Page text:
Work to clean up the Marwell tar pit is set to begin this summer, years after it was originally scheduled. (Ian Stewart/Yukon News file)

Cleanup work set to start at former site of Whitehorse oil refinery

Crews will use thermal technology to remediate sludge pit that dates back to 1940s

Remediation work at the Marwell tar pit is set to start this summer, years later than it was originally supposed to.

The project’s manager said technology being used to remove the hydrocarbons is expected to mean more contamination can be taken out of the soil.

“The site has been long in need of attention and we have budgeted $4.6 million toward environmental cleanup of the site. The Government of Canada has contributed 70 per cent of the cost of this project, and we appreciate their assistance in getting this remediation underway,” Yukon Environment Minister Pauline Frost told the legislative assembly March 14.

The total budget for the cleanup is $6.8 million.

According to investigations done in the 1990s, hydrocarbons have contaminated an estimated 27,000 cubic meters of soil as well as the groundwater.

The mess was caused by an oil refinery built in the area during the Second World War. The refinery operated for less than a year before closing in March 1945.

It was dismantled and shipped south. The sludge from the bottom of storage tanks — or tar — was deposited in a tank berm.

“For many years, Whitehorse businesses and individuals added used oil and other liquid wastes to the tar pit,” says a history of the site on Environment Yukon’s website.

“In the early 1960s, the gooey pit was capped with gravel. The Government of Yukon declared the tar pit a designated contaminated site in 1998 under the Environment Act.”

When the ground is warm enough this summer, crews will start excavating the dirty soil.

It will be placed in a greenhouse-style building. The soil is heated by pipes to vaporize the hydrocarbons. The vapours will then be burnt off “similar to a propane torch,” said project manager Rick Seaman.

The remediation is expected to take two years, though Seaman said it may be able to be done more quickly.

Similar methods have been used elsewhere for decades, he said, but this is only the second time something like this has been used in the Yukon.

A passive system like this one is cheaper and require less labour than others, Seaman said. He suspects the government will now be able to clean up more of the site with its budget than was originally planned.

“Initially we had hoped we could clean up about 50 per cent of the site. With the approach we’re looking at, and my discussions with the contractor, the number I’m using now is 65 to 85 per cent of the site.”

Seaman said crews typically don’t get all of the contamination.

“Generally you get the worst of it, you get the source … and then you risk-manage the rest of the site to make sure that it’s not impacting the neighbours or anything else.”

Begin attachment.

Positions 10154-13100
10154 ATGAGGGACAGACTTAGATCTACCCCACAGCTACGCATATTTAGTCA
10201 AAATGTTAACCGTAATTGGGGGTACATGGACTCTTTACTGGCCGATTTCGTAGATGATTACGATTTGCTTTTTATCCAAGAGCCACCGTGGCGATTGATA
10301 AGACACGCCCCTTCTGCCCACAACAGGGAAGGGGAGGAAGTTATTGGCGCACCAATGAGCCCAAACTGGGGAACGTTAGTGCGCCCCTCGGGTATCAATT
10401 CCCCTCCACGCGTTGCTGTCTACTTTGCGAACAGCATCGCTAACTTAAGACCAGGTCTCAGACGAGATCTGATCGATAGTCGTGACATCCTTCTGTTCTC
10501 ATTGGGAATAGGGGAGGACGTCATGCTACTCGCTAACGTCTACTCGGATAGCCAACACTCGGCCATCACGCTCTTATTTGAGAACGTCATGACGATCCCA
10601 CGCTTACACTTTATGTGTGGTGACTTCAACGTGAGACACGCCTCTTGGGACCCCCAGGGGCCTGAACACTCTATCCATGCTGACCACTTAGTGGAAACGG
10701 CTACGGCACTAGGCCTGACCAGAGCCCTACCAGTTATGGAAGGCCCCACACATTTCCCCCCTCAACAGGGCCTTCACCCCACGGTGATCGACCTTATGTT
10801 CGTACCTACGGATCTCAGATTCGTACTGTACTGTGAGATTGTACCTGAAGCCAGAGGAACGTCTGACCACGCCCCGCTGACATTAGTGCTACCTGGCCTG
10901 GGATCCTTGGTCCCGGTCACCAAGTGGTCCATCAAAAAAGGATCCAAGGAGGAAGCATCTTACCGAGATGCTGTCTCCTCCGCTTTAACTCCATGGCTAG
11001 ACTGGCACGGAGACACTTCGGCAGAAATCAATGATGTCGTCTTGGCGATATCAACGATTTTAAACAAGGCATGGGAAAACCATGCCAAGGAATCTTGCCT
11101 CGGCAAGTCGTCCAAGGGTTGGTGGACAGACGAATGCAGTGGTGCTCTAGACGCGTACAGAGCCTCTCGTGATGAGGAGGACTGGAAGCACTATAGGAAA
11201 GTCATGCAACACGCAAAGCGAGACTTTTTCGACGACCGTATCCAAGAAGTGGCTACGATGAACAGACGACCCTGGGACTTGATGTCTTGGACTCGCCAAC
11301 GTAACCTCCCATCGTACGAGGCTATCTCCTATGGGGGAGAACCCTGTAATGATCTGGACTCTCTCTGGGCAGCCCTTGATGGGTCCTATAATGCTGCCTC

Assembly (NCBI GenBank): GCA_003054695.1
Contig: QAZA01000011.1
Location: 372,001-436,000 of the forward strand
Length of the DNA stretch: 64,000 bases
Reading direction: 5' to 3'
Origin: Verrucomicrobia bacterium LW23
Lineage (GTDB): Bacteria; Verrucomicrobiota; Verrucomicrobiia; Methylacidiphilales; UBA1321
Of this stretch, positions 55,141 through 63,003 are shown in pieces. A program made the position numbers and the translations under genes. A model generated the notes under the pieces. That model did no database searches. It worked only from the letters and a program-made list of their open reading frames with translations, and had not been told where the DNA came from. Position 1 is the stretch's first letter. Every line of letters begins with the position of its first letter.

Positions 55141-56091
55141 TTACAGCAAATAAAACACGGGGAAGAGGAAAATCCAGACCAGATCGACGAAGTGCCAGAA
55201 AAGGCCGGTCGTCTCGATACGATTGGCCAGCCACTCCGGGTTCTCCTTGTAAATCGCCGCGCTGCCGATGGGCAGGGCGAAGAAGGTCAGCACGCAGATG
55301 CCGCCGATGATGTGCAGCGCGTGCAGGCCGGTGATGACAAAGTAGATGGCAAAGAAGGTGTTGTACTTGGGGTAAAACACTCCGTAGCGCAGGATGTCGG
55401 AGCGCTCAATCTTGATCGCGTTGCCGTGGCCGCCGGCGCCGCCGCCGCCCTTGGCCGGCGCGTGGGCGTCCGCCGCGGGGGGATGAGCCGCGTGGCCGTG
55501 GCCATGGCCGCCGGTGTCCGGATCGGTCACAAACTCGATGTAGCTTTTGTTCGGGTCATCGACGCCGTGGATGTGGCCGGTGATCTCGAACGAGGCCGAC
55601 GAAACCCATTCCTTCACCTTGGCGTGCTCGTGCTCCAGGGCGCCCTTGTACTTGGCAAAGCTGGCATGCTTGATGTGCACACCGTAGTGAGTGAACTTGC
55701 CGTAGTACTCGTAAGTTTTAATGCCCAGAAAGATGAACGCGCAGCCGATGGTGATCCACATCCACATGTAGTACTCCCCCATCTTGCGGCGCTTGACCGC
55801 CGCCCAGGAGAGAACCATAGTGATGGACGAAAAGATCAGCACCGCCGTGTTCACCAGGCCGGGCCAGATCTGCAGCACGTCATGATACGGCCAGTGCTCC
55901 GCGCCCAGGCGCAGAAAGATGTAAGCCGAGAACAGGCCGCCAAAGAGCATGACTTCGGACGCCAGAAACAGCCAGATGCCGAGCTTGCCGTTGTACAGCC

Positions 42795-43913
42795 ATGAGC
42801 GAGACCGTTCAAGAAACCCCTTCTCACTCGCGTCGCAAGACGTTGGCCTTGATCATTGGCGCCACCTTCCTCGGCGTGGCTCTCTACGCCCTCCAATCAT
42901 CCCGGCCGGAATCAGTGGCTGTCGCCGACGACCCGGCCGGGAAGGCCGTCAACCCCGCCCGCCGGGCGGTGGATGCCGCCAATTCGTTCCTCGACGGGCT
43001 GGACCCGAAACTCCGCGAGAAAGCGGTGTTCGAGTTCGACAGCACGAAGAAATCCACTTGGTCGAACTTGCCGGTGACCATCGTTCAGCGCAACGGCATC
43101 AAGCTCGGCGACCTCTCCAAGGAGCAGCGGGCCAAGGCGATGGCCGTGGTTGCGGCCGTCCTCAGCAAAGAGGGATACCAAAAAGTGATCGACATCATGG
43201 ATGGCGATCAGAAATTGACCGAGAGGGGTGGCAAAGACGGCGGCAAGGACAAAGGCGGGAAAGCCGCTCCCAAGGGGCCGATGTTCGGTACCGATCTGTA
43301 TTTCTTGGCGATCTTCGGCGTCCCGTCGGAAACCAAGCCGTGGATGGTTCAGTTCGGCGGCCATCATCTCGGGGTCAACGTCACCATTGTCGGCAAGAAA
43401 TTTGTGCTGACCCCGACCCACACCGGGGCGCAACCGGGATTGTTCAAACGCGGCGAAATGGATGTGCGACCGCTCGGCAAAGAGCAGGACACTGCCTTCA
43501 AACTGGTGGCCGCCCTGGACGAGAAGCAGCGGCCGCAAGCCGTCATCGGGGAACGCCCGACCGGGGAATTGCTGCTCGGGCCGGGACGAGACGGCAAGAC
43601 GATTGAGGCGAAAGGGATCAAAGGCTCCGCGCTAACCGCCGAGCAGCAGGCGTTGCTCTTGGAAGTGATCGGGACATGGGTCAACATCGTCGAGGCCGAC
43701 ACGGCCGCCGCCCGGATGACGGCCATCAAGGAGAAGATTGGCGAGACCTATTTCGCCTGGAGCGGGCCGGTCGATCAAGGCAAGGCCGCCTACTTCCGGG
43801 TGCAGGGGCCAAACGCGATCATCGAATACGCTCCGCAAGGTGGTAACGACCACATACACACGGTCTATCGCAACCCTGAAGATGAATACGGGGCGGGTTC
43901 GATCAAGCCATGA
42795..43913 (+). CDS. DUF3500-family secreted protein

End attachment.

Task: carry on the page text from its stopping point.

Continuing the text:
Planning work, as well as getting the project through the environmental assessment process wrapped up in 2015.

Phase three, after the remediation is complete, will involve installing monitoring wells, he said.

A funding deal with the federal government was signed in 2010. At the time, the whole project was supposed to take 10 years.

The original timeline had the remediation work happening in 2015-16 and 2016-17, Seaman said. But the federal funding was deferred until now by both the former Yukon Party and the current Liberal governments.

Seaman said he wasn’t privy to why those decisions were made.

“What we do know is that the previous government approved and agreed to the YESAB recommendation in October 2015 and did nothing for a year,” NDP Leader Liz Hanson said in the legislative assembly following Frost’s statement.

“This government has been aware of that decision since November 2016 when it was elected and has chosen today to make the announcement, 16 months later, to announce that it is finally going to act on the YESAB recommendation.”

Yukon Party chief of staff Ted Laking said the former government wanted to make sure the work was done in a way that would benefit local contractors.

“As the government has noted, this is seasonally-dependent work and unfortunately we were unable to get to the next phase of remediation prior to the election,” Laking said in an email.

“Had we been re-elected we had the full intention of moving it forward and are happy to see this government continue this work.”

Meanwhile the Liberals are blaming the previous government.

Since the Yukon Party deferred funding “it took some time to get planning and approvals in place to embark on this work,” cabinet spokesperson Janine Workman said in an email. “We are pleased to have a contract out the door to see remediation on this long overdue project begin.”

The Yukon was granted an extension on its funding agreement with Ottawa. The deal, which was supposed to end in 2020-21 will now go to March 31, 2024.

Lewis Rifkind of the Yukon Conservation Society said he’s glad the remediation work is “finally” happening.

He said he wouldn’t be surprised if the project takes longer and costs more than expected.

“Every time you start messing around with these old, toxic dump sites, you think you know what’s there … who knows what they’re going to stir up or find.”

Seaman said the plan is to clean up the land to a commercial/industrial standard, “which would then potentially make the land available for other uses.”

Contact Ashley Joannou at ashleyj@yukon-news.com

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